1. I leave 3 3/8” between the cue ball and the left side rail on the head string (i.e. the left edge of the cue ball is 1.5 ball spaces from the left side rail)
 2. I hit the cue ball about ½ tip below center (no spin)
 3. I aim directly at the center of the head ball (actually, just a very slight hair to the left of center)
 4. When I stroke, I don’t use ANY body motion AT ALL.  I just stroke the shot from the elbow down!  Yes, I know it sounds strange…I’ll explain later.
 5. I make sure I’ve chalked the tip, and bridge off the side rail.
 6. I make sure I think about fundamentals…technique here is much more important than speed.

That’s it!

The stroke that I learned today (not moving any part of my body) is probably unique.  It is significantly different from what all other players do, at least that I’m aware of.  Why did I adopt this approach?  I made the decision to give up a lot of speed to make sure that I hit my stroke with the least amount of variation possible.  (My breaking speed decreased from ~23.5mph to ~19.5 mph)  The biggest shocker was the unbelievable consistency in the ball pocketing results.  On every break, the same balls were taking almost EXACTLY the same path every single time!  Even when I didn’t pocket a ball as I explained above, the balls were still very close.  It was a little spooky!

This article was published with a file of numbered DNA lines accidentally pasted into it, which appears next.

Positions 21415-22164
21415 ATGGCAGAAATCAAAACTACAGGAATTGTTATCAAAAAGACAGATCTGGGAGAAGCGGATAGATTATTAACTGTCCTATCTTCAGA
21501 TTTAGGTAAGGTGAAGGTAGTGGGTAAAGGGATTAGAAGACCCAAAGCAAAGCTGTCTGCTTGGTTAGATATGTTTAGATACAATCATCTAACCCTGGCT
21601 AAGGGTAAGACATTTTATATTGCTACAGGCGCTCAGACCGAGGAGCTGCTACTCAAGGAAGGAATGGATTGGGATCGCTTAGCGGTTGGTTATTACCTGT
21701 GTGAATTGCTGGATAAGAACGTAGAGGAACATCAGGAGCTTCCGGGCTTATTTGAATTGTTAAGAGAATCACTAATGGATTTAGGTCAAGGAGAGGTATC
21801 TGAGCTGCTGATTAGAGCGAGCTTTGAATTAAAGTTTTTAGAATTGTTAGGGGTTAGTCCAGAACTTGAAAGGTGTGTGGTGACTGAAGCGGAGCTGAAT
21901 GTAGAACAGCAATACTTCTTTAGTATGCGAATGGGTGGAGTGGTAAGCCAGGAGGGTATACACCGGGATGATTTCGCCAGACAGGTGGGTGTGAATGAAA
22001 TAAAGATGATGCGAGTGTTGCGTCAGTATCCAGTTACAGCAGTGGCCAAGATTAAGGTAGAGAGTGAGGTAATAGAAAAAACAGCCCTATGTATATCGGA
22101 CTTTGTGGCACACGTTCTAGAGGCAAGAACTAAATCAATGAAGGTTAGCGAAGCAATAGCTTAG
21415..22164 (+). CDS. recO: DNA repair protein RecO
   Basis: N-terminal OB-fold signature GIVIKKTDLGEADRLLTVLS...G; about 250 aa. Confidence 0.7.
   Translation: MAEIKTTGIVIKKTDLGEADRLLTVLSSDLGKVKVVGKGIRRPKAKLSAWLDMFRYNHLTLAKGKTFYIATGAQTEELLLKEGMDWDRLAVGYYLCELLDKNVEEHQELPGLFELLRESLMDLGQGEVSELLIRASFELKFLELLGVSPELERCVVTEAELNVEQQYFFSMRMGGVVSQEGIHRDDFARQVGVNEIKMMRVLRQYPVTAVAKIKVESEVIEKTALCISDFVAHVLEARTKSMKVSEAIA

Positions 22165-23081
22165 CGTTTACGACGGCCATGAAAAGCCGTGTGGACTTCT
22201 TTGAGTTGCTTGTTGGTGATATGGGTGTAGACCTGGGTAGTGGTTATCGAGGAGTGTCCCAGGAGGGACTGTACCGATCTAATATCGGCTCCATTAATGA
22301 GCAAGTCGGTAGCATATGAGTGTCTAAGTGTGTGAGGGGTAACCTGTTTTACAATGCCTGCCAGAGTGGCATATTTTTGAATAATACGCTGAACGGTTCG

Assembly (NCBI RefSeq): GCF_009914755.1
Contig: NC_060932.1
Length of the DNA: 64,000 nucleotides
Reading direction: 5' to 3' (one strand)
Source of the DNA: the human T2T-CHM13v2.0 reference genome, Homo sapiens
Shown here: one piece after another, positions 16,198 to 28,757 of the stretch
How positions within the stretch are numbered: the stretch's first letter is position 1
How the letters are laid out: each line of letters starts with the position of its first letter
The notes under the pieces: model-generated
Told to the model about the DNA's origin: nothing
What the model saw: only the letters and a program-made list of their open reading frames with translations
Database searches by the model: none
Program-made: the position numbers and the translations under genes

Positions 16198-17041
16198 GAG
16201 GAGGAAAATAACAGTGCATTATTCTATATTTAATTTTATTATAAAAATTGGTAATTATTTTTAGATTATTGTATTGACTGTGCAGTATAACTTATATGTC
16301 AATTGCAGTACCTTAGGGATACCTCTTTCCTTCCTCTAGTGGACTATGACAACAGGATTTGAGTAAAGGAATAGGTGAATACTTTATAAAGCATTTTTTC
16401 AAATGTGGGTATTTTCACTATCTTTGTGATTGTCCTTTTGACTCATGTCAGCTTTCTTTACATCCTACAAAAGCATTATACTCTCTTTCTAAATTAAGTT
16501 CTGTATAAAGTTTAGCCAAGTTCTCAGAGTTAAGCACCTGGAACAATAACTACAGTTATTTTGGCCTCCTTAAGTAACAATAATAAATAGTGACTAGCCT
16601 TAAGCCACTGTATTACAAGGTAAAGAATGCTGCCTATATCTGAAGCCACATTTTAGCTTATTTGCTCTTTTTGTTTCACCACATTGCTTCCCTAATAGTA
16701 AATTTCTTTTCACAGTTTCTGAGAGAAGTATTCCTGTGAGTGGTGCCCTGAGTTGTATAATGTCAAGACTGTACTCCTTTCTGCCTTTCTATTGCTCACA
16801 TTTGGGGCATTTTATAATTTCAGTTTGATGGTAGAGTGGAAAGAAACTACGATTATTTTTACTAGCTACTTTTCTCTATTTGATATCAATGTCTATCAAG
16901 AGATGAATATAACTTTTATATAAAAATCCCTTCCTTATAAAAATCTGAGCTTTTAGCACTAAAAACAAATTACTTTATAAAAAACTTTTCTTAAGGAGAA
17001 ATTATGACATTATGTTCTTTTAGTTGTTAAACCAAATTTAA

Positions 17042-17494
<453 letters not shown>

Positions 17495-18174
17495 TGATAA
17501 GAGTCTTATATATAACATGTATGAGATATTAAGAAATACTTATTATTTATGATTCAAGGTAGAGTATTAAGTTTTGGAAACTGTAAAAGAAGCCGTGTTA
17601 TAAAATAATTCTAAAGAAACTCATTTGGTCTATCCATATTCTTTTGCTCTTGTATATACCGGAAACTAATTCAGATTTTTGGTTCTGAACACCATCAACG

I hope this information helps you with your break shots.  My plan is to work on this breaking technique, change some of the variables slightly, and see if I can improve upon the results.  With a little practice you should be able to replicate this and improve upon it also.  Good luck!

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12 responses to “The Best Practice Session Ever!

  1. I spent the evening watching Shane Van Boening playing 9-ball here in town, and was impressed with his break. He was consistently sinking 2, 3 & 4 balls each time… and planted the cue ball center table more often than not.

    I recorded some of it and will post sometime this week when I get a chance. Unfortunately, my camera ran out of juice as he was really getting up a head of steam. In his second set of the finals, it was pretty much all Shane while his opponent (Oscar Dominguez, who won the hot seat) sat and watched.

    I’ll see if I can get an estimate of the break speed using my break speed app on the recorded video… not sure if that will work well or not. I didn’t get the feeling he was really hammering it – it was a good solid ‘pop’ but very controlled.